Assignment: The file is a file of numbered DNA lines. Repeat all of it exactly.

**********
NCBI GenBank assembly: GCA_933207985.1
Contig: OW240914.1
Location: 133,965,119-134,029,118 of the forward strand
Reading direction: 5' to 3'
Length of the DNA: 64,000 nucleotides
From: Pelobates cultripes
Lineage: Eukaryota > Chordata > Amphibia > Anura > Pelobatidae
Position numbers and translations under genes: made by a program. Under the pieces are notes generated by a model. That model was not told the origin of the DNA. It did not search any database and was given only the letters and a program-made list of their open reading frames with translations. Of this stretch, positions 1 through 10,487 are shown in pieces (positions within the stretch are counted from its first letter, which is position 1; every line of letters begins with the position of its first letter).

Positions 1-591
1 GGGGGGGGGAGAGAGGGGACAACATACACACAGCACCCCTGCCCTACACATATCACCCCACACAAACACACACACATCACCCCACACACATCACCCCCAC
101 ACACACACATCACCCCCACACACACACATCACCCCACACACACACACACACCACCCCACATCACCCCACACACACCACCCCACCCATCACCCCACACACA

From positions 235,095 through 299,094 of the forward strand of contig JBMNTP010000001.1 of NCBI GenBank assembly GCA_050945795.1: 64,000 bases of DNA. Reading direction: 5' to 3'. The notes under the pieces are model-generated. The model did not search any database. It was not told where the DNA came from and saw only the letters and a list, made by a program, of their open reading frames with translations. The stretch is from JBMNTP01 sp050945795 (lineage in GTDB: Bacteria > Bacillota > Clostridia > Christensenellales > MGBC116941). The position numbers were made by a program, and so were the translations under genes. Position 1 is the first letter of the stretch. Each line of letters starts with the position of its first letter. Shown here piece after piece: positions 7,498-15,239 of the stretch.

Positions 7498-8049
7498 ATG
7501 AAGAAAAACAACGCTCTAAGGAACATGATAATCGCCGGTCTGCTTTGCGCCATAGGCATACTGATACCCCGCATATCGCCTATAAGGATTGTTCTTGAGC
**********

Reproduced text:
NCBI GenBank assembly: GCA_933207985.1
Contig: OW240914.1
Location: 133,965,119-134,029,118 of the forward strand
Reading direction: 5' to 3'
Length of the DNA: 64,000 nucleotides
From: Pelobates cultripes
Lineage: Eukaryota > Chordata > Amphibia > Anura > Pelobatidae
Position numbers and translations under genes: made by a program. Under the pieces are notes generated by a model. That model was not told the origin of the DNA. It did not search any database and was given only the letters and a program-made list of their open reading frames with translations. Of this stretch, positions 1 through 10,487 are shown in pieces (positions within the stretch are counted from its first letter, which is position 1; every line of letters begins with the position of its first letter).

Positions 1-591
1 GGGGGGGGGAGAGAGGGGACAACATACACACAGCACCCCTGCCCTACACATATCACCCCACACAAACACACACACATCACCCCACACACATCACCCCCAC
101 ACACACACATCACCCCCACACACACACATCACCCCACACACACACACACACCACCCCACATCACCCCACACACACCACCCCACCCATCACCCCACACACA

From positions 235,095 through 299,094 of the forward strand of contig JBMNTP010000001.1 of NCBI GenBank assembly GCA_050945795.1: 64,000 bases of DNA. Reading direction: 5' to 3'. The notes under the pieces are model-generated. The model did not search any database. It was not told where the DNA came from and saw only the letters and a list, made by a program, of their open reading frames with translations. The stretch is from JBMNTP01 sp050945795 (lineage in GTDB: Bacteria > Bacillota > Clostridia > Christensenellales > MGBC116941). The position numbers were made by a program, and so were the translations under genes. Position 1 is the first letter of the stretch. Each line of letters starts with the position of its first letter. Shown here piece after piece: positions 7,498-15,239 of the stretch.

Positions 7498-8049
7498 ATG
7501 AAGAAAAACAACGCTCTAAGGAACATGATAATCGCCGGTCTGCTTTGCGCCATAGGCATACTGATACCCCGCATATCGCCTATAAGGATTGTTCTTGAGC